* Competitive Enterprise Institute. A free-market think tank and advocacy group, CEI is known for its misleading use of science to argue against the reality of global warming. It has received funding from the Koch foundations as well as the Amoco Foundation and Texaco.

* The Heartland Institute. This conservative think tank has been a leading proponent of climate science denial, likening people who accept the scientific reality of global warming to Unabomber terrorist Ted Kaczynski, and it teamed up with ALEC to write model legislation reversing state renewable energy standards. The group has received funding from the Koch foundations as well as Exxon Mobil.

* The Independent Women’s Forum. IWF is a free-market advocacy group that used to be affiliated with Americans for Prosperity, sharing staff and resources, and is funded by the Koch family foundations. In 2010, it launched a group called Balanced Education for Everyone that advocated an end to teaching about global warming, which it calls “junk science,” in U.S. schools.

* The National Center for Public Policy Research. This conservative policy group promotes denial of global warming, comparing acceptance of climate science to belief in religion. It’s received over $400,000 in funding from Exxon Mobil.

Other members of the anti-renewables coalition are the American Conservative Union, which issues influential ratings of state lawmakers; Americans for Tax Reform, an anti-tax advocacy group headed by Grover Norquist, a former lobbyist for the electric power industry and BP; the Committee for a Constructive Tomorrow, a free-market policy group that promotes climate science denial; Freedom Action, a web-based activist group affiliated with the Competitive Enterprise Institute; the John W. Pope Civitas Institute and John Locke Foundation, North Carolina-based think tanks that promote global warming denial; and the National Taxpayers Union, which has close ties to ALEC.

Most of the North Carolina lawmakers pushing to repeal the state’s renewable energy law have ties to coalition groups.

As Facing South has reported previously, three of the four primary sponsors of the House version of the renewables repeal bill — Rep. Hager, Rep. Marilyn Avila (R-Wake), and Rep. George Cleveland (R-Onslow) are affiliated with ALEC. In addition, Rep. Avila is a former staff member of the John Locke Foundation, also part of the anti-renewables coalition.

Brock, the Senate bill’s sponsor, previously worked for Citizens for a Sound Economy (CSE). That group was founded in 1984 when Charles and David Koch asked Rich Fink — now executive vice president at Koch Industries — to develop a plan for an organization that could effectively advocate for free-market policies. Koch Industries and the Koch family foundations were the group’s major funders.

In 2003, a rift between CSE and its affiliated foundation led to a split. The foundation took a new name: Americans for Prosperity.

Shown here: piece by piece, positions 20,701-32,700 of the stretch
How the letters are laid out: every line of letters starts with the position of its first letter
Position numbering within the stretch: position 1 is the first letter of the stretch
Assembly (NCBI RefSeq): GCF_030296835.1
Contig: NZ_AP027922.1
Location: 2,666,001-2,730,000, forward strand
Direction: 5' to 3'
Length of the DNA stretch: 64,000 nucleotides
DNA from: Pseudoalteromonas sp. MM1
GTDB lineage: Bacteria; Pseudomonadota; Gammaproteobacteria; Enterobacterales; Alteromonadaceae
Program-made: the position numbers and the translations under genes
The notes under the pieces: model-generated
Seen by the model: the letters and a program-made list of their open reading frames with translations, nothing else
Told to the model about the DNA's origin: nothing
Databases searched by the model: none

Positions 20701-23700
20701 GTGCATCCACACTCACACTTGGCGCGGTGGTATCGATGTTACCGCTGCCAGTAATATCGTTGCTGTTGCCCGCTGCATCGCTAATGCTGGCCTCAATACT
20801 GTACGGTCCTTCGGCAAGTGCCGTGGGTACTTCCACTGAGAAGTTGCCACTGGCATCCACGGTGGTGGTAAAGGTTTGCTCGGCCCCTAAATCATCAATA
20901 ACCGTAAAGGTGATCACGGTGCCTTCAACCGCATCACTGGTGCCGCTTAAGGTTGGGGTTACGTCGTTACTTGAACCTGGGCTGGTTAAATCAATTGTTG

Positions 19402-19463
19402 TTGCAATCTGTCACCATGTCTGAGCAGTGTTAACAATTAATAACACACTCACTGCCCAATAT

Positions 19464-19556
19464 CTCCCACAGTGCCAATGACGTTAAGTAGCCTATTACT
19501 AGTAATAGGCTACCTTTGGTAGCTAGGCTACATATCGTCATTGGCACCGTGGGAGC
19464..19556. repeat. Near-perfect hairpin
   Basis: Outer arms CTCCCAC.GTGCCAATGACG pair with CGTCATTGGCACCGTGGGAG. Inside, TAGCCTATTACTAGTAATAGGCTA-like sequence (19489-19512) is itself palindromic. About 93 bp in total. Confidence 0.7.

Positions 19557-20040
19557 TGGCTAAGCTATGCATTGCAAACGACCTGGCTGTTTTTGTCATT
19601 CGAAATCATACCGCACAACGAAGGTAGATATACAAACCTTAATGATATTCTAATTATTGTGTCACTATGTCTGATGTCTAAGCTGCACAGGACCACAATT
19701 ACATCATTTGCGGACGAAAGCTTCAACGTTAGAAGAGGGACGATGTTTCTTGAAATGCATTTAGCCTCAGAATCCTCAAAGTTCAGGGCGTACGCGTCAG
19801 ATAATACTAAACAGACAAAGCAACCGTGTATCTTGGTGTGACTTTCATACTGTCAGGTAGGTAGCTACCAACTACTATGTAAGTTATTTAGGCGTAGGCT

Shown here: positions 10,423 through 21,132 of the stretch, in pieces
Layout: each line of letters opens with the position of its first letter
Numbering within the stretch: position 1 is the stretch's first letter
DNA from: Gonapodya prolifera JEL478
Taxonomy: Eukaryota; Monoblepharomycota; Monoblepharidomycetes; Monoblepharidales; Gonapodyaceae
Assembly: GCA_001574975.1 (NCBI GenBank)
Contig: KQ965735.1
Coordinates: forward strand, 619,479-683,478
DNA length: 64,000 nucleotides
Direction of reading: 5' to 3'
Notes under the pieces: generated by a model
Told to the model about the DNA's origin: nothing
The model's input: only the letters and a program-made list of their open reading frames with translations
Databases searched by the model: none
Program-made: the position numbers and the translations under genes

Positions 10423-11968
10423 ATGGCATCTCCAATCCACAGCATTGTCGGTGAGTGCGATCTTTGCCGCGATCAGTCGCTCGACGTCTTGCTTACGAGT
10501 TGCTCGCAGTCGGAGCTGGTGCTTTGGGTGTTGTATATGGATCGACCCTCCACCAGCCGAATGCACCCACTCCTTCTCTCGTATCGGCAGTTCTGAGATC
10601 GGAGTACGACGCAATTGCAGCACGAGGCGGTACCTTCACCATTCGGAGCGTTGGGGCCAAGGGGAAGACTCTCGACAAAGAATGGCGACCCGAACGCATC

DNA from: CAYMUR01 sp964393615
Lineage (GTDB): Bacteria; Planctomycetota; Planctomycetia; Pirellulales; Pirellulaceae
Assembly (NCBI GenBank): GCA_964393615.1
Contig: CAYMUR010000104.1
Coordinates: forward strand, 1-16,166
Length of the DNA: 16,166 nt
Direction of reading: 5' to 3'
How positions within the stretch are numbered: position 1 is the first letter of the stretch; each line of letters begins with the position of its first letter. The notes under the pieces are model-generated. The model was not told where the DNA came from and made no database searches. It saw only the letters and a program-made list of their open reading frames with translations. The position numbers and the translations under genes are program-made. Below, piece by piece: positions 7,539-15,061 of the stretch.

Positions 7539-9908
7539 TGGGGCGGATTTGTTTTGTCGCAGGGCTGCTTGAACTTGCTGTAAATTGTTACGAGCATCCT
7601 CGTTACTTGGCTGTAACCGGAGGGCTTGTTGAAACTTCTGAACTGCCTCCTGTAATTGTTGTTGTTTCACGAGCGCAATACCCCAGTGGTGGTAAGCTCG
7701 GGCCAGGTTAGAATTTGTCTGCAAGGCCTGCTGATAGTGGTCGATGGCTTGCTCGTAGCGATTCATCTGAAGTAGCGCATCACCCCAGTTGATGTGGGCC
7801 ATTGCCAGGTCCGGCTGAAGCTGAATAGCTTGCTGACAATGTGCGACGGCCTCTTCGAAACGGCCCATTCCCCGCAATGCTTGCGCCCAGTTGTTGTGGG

Trading bananas for fossil fuels?

The phrase “banana republic” was coined by the writer O. Henry to describe a fictional country ruled by wealthy elites in which the national legislature is for sale.

While North Carolina might not be a banana republic, as state Sen. Stein pointed out, the debate over the state’s energy policy has revealed disturbing signs that the democratic process is being abused for the benefit of well-heeled interests — and the renewables repeal bill is not the only example of the problem.

Last year when the legislature was voting on an override of former Democratic Gov. Beverly Perdue’s veto of a bill legalizing fracking in the state, for example, the measure ended up passing by one vote. However, Democratic state Rep. Becky Carney of Mecklenburg County mistakenly pushed the wrong button and voted for the override, and the House leadership refused to let her correct her vote.

It later came to light that Rep. Hager, then Republican freshman leader and sponsor of the fracking law, tried to arrange for the veto override vote to take place while a key Democrat — whose district will be affected by fracking — was off the floor.

Hager recently told The News & Observer that he was not above turning to similar tactics to pass the renewables repeal bill:

The former Duke Energy engineer said he hopes some lawmakers switch votes and others miss the meeting; he won’t decide whether he’ll put his bill to another vote until the last minute Wednesday.

“It’s all about the numbers,” Hager explained. “It’s all about who has the incentive to be there.”

The problem of powerful energy interests manipulating the democratic process to their benefit is not limited to North Carolina’s legislature, either.

This week the N.C. Mining and Energy Commission — the state body charged with drawing up fracking regulations — was prepared to approve its first rule governing public disclosure of chemicals in fracking fluids. But shortly before the scheduled May 2 vote, commissioners were informed the rule was being changed.

The reason? Fracking giant Halliburton objected, telling state regulators the rule went too far.